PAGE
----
Mr Deeds

"Zero"

Mr Deeds Review


As someone who watches upwards of 500 movies a year, I've seen more than my fair share of bad remakes. But I've never seen one do anything as stomach-turning as the way Adam Sandler's new movie rapes, pillages and incinerates Frank Capra's classic "Mr. Deeds Goes to Town."

Entitled just "Mr. Deeds" and punctuated with elementary dialogue and the worst kind of feel-good muzak score, it doesn't contain a single sincere moment, a single performance that would pass muster in an elementary school play or a single scene without glaring continuity problems. Different takes within the same conversations don't even sync up -- ever.

As in Capra's very funny and heartfelt hallmark, the story is about a modest, idealistic small-town schnook named Longfellow Deeds (Sandler) who inherits a fortune from a distant uncle and is swept away to New York City, where ruthless tabloid scrutiny turns him into an object of both scorn and laughter. Leading the smear campaign is an ambitious female reporter (Winona Ryder), who poses as a fellow wide-eyed out-of-towner. But while trying to railroad Deeds into splashy front-page behavior, she falls for the guy, has a change of heart and decides to help save him from the urban wolves.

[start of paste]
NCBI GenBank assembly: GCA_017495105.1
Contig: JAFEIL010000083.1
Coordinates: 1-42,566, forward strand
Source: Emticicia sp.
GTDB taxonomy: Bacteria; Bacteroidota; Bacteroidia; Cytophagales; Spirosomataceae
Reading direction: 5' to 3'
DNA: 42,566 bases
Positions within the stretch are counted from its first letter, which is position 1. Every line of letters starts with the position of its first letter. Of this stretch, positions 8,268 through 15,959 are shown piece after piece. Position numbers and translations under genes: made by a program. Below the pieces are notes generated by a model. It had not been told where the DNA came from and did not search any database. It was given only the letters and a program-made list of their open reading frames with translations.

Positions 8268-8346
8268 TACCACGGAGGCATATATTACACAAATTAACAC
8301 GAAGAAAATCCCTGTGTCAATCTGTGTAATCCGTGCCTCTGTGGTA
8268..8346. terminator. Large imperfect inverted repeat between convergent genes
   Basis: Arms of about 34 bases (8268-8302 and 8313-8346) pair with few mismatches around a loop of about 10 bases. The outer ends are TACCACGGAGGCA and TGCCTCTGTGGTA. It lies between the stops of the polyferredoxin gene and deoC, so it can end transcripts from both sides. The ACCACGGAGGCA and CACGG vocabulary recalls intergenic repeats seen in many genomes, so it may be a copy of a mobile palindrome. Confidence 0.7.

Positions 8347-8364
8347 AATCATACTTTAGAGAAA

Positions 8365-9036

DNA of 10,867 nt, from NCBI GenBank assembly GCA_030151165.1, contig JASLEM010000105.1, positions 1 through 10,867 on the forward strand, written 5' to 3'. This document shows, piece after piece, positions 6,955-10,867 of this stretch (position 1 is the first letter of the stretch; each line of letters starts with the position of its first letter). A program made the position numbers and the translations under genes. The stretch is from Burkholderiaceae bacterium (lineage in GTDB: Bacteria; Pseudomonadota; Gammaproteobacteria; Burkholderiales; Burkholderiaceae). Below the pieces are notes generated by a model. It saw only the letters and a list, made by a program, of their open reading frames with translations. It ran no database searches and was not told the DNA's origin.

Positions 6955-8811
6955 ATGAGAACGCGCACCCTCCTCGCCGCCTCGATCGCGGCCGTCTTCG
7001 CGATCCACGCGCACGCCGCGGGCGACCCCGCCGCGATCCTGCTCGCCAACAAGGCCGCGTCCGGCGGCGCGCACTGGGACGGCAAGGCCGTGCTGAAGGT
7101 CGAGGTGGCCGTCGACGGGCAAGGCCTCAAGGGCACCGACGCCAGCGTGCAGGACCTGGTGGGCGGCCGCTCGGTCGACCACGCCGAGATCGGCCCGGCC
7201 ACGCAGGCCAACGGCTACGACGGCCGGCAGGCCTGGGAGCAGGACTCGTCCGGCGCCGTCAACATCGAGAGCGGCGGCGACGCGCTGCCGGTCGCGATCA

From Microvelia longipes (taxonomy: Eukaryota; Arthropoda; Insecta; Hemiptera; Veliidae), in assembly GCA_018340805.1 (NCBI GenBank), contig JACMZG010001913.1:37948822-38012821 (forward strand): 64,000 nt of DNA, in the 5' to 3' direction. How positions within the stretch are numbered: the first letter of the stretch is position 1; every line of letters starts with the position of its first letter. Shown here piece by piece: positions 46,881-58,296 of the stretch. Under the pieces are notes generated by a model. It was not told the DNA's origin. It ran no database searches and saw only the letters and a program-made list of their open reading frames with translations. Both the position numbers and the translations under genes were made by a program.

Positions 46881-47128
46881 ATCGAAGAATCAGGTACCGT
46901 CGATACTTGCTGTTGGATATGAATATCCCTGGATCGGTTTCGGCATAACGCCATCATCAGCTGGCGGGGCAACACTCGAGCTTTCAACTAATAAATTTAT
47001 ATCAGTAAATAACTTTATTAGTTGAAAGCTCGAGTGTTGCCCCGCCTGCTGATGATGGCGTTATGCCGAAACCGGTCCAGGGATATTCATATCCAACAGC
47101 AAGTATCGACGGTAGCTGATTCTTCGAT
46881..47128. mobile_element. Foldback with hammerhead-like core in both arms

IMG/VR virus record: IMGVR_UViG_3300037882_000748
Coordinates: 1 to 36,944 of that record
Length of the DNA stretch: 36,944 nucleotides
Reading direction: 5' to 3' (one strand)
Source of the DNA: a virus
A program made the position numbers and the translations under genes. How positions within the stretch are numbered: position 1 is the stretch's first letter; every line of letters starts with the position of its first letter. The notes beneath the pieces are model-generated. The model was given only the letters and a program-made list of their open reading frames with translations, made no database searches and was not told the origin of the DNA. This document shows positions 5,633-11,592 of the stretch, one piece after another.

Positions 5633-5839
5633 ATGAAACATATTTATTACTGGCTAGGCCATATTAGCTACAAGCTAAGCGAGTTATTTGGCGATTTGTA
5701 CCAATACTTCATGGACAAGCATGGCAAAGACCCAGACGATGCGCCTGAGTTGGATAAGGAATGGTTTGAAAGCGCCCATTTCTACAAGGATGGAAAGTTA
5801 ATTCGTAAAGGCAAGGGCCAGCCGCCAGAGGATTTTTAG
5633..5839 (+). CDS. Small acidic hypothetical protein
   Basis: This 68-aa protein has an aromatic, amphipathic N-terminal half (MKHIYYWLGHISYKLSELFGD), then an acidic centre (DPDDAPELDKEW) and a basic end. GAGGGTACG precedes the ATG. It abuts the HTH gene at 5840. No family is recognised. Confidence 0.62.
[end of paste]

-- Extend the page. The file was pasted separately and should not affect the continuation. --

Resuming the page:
Capra's 1936 flick starred Gary Cooper as the earnest Deeds, who eventually finds himself the subject of a sanity trial when he decides to do something startling: give his inheritance away to help those struggling through the Great Depression. Jean Arthur played the wicked-jawed newspaper reporter who discovered her soft side.

But Sandler's Deeds has no such noble intentions for his $40 billion (adjusted for inflation from the original's $20 million). He just wants to keep the greedy board of his uncle's media empire from holding a fire sale after they get him out of the way. The movie's climax is a shareholder's meeting -- yawn! -- in which Sandler gives one of the worst-written speeches in cinema history ("There's still hope for the kids inside all of us," he tells the crowd. "Please don't break up my uncle's company.")

Meanwhile, Ryder turns tough cookie Babe Bennett into a TV tabloid reporter who hates her job but is too timid to stand up for herself, strangling every bit of snap right out of the character until she's as lifeless as an rag doll.